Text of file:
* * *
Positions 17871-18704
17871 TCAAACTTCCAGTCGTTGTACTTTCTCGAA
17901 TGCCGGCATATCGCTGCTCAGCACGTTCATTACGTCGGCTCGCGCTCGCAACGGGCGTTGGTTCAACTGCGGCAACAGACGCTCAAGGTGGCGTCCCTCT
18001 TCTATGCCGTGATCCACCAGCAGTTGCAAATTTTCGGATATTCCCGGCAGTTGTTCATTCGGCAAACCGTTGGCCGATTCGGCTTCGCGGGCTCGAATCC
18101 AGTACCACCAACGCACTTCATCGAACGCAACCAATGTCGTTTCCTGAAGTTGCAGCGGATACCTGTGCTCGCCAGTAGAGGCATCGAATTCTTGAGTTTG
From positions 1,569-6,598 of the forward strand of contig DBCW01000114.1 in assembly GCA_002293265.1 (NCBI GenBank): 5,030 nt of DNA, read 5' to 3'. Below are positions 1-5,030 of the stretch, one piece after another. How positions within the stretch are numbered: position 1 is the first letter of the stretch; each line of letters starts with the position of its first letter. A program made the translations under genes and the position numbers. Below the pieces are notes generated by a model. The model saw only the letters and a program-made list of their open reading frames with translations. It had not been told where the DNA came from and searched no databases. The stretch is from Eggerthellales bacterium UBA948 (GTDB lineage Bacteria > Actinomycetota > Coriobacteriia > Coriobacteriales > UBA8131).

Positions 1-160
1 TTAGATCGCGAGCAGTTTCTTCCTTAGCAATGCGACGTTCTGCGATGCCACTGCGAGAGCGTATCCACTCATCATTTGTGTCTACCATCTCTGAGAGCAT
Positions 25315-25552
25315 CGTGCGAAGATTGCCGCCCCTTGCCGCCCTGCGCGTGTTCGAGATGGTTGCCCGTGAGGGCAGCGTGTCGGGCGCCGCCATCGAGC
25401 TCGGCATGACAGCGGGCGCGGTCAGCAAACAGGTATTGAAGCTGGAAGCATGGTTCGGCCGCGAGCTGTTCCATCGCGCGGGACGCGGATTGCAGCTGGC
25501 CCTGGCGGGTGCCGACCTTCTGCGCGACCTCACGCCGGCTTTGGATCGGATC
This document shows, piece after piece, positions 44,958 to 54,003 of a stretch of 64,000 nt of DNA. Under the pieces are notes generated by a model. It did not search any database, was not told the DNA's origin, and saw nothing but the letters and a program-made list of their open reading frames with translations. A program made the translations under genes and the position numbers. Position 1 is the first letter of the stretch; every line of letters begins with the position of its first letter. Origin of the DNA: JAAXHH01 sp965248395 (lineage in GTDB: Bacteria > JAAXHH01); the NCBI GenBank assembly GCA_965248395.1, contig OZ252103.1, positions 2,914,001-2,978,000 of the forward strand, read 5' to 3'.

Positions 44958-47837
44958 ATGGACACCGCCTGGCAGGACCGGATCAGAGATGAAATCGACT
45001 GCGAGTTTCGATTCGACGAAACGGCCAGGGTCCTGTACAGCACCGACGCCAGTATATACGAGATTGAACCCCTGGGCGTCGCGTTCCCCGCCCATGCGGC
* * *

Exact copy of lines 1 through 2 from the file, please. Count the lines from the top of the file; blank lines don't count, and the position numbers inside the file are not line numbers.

Positions 17871-18704
17871 TCAAACTTCCAGTCGTTGTACTTTCTCGAA